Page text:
Learning Disability Today
Supporting professionals working in learning disability and autism services

New buddy scheme supports people with learning disabilities in inpatient care

A new buddy scheme pairs up people with learning disabilities and autistic people detained in mental health hospitals with people who have experience of inpatient care.

The Buddies Project, which is run by Bild, the Restraint Reduction Network (RRN) and Reach Out, has paired up 24 people in hospital with a buddy in a bid to offer support to those who need it.

The buddies all have lived experience of being a hospital inpatient, which Bild says helps to ‘create friendships like no other’.

Kirsten, a Buddy Coordinator, says some people in mental health hospitals do not have friends and family that visit them, meaning most of the conversations they have are with staff members or other professionals within the hospital setting.

This can be an isolating experience, and the Buddies Project allows inpatients to speak to someone who understands the hospital environment but has no prejudice about their circumstances or control over them.

How does the Buddies Project work in practice?

Nursing staff on mental health wards identify people who are subject to high levels of restrictive practice such as long-term segregation. A buddy coordinator will then match a person in hospital with a buddy and set up a date and time for an online meeting.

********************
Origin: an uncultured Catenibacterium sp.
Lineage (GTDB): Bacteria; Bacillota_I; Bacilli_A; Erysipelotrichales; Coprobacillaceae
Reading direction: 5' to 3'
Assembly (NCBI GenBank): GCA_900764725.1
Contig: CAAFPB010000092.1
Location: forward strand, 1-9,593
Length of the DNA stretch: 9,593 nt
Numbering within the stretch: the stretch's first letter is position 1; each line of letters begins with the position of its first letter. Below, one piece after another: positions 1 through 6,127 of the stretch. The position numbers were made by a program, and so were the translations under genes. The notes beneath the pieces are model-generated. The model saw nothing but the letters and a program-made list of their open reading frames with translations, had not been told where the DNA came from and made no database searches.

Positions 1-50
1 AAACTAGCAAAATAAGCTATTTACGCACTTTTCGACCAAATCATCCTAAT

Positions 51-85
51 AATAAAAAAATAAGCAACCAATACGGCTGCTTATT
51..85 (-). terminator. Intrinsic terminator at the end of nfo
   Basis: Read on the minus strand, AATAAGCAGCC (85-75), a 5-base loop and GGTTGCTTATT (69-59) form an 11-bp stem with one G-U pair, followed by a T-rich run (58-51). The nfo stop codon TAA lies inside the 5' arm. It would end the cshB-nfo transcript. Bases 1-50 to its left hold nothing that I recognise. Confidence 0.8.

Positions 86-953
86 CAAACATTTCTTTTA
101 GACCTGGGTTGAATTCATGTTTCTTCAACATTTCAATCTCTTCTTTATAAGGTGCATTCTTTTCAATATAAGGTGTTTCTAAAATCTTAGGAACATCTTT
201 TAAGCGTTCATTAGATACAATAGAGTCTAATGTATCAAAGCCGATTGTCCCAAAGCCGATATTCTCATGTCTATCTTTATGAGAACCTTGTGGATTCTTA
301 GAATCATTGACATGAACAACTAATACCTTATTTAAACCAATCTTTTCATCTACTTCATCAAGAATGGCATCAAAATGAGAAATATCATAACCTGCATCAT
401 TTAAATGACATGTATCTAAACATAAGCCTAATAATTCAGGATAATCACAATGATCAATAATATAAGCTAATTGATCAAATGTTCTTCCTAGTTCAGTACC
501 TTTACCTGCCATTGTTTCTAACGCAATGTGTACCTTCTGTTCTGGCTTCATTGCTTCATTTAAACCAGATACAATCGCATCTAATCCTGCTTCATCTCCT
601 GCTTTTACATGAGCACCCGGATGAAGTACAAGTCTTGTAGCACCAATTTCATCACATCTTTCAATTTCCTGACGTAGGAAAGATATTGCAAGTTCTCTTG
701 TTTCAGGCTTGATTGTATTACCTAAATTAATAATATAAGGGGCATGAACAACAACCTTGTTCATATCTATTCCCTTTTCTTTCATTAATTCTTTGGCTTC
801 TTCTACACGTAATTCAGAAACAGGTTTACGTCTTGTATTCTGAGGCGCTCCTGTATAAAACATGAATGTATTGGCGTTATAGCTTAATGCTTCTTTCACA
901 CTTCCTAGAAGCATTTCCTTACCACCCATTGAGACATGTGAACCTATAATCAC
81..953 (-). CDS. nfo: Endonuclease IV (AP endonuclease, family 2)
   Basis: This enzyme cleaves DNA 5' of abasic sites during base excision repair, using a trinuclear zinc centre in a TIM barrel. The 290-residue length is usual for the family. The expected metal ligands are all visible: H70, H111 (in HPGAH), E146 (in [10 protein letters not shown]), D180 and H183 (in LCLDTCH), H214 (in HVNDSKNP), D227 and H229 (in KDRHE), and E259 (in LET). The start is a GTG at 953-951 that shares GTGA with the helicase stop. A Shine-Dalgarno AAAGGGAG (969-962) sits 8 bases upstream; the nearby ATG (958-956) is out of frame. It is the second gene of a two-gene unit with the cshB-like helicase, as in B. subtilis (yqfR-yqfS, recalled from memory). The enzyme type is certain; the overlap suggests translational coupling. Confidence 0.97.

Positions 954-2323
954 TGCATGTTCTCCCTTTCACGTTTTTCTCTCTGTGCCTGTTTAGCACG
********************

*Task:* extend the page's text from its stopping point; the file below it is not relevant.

These meetings typically last 50 minutes, and the person in hospital has complete control over the conversation and what to talk about. This can cover anything from life plans, gaming, favourite sports, and issues with other patients or life on the ward.

The buddy will call the person at the same time each week and they can continue receiving calls for as long as the person in hospital chooses.

People in hospital that have taken part in the Buddies Project say the scheme has allowed them to speak confidentially and meaningfully with their buddy, creating real friendships and bonds.

One person supported by the scheme said: “[I have] a new sense of hope for the future.” While another said: “[I have] a reason to get out of bed in the morning.”

Hope the buddy scheme could be expanded across the country

Currently, the buddy scheme operates exclusively in the West Midlands, but Ben Higgins, CEO of Bild, says he hopes the project could be expanded to other areas of the country.

Mr Higgins said: “We are delighted with the impact the Buddies Project has had in the West Midlands. Bild and the RRN believe people should live in ‘homes not hospitals’ and this project has provided a unique and personal link back to the community for those patients subject to long-term segregation and restrictions.

“The funding for this project ends in March 2024. As more hospitals realise the benefits of this project, we hope to be able to continue the Buddies Project beyond this point, helping to support even more autistic people and people with learning disabilities on their journey back into their communities.”

If you work for a Local Integrated Care Board (ICB) or a provider collaborative and would like to hear more, visit this page or contact Marie Willan at [email protected]

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